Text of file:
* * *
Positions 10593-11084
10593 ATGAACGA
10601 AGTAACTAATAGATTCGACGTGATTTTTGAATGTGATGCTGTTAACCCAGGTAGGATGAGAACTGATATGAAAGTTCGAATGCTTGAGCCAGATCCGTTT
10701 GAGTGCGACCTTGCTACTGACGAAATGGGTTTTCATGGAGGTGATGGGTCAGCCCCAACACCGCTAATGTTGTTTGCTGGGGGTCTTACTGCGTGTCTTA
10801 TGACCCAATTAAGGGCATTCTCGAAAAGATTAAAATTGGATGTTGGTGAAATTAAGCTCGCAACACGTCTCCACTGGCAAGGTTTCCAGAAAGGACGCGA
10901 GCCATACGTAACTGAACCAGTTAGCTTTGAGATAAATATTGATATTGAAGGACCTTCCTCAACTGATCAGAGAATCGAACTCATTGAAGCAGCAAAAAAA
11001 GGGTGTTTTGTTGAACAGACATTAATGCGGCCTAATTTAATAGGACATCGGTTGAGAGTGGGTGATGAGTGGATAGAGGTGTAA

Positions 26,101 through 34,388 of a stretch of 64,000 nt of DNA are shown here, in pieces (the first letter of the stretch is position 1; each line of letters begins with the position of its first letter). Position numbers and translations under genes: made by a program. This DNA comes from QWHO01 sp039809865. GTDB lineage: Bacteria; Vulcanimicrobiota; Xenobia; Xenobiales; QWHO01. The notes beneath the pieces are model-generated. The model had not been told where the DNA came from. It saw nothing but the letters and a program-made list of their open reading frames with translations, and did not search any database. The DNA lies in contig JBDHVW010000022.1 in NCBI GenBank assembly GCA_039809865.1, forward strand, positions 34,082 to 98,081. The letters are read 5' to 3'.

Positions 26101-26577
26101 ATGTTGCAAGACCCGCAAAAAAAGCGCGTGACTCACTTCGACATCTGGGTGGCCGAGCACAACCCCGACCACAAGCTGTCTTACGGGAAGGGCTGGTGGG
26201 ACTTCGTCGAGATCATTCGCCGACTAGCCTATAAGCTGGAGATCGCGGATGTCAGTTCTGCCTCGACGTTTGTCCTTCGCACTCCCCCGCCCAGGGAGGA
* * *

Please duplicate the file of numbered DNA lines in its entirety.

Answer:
Positions 10593-11084
10593 ATGAACGA
10601 AGTAACTAATAGATTCGACGTGATTTTTGAATGTGATGCTGTTAACCCAGGTAGGATGAGAACTGATATGAAAGTTCGAATGCTTGAGCCAGATCCGTTT
10701 GAGTGCGACCTTGCTACTGACGAAATGGGTTTTCATGGAGGTGATGGGTCAGCCCCAACACCGCTAATGTTGTTTGCTGGGGGTCTTACTGCGTGTCTTA
10801 TGACCCAATTAAGGGCATTCTCGAAAAGATTAAAATTGGATGTTGGTGAAATTAAGCTCGCAACACGTCTCCACTGGCAAGGTTTCCAGAAAGGACGCGA
10901 GCCATACGTAACTGAACCAGTTAGCTTTGAGATAAATATTGATATTGAAGGACCTTCCTCAACTGATCAGAGAATCGAACTCATTGAAGCAGCAAAAAAA
11001 GGGTGTTTTGTTGAACAGACATTAATGCGGCCTAATTTAATAGGACATCGGTTGAGAGTGGGTGATGAGTGGATAGAGGTGTAA

Positions 26,101 through 34,388 of a stretch of 64,000 nt of DNA are shown here, in pieces (the first letter of the stretch is position 1; each line of letters begins with the position of its first letter). Position numbers and translations under genes: made by a program. This DNA comes from QWHO01 sp039809865. GTDB lineage: Bacteria; Vulcanimicrobiota; Xenobia; Xenobiales; QWHO01. The notes beneath the pieces are model-generated. The model had not been told where the DNA came from. It saw nothing but the letters and a program-made list of their open reading frames with translations, and did not search any database. The DNA lies in contig JBDHVW010000022.1 in NCBI GenBank assembly GCA_039809865.1, forward strand, positions 34,082 to 98,081. The letters are read 5' to 3'.

Positions 26101-26577
26101 ATGTTGCAAGACCCGCAAAAAAAGCGCGTGACTCACTTCGACATCTGGGTGGCCGAGCACAACCCCGACCACAAGCTGTCTTACGGGAAGGGCTGGTGGG
26201 ACTTCGTCGAGATCATTCGCCGACTAGCCTATAAGCTGGAGATCGCGGATGTCAGTTCTGCCTCGACGTTTGTCCTTCGCACTCCCCCGCCCAGGGAGGA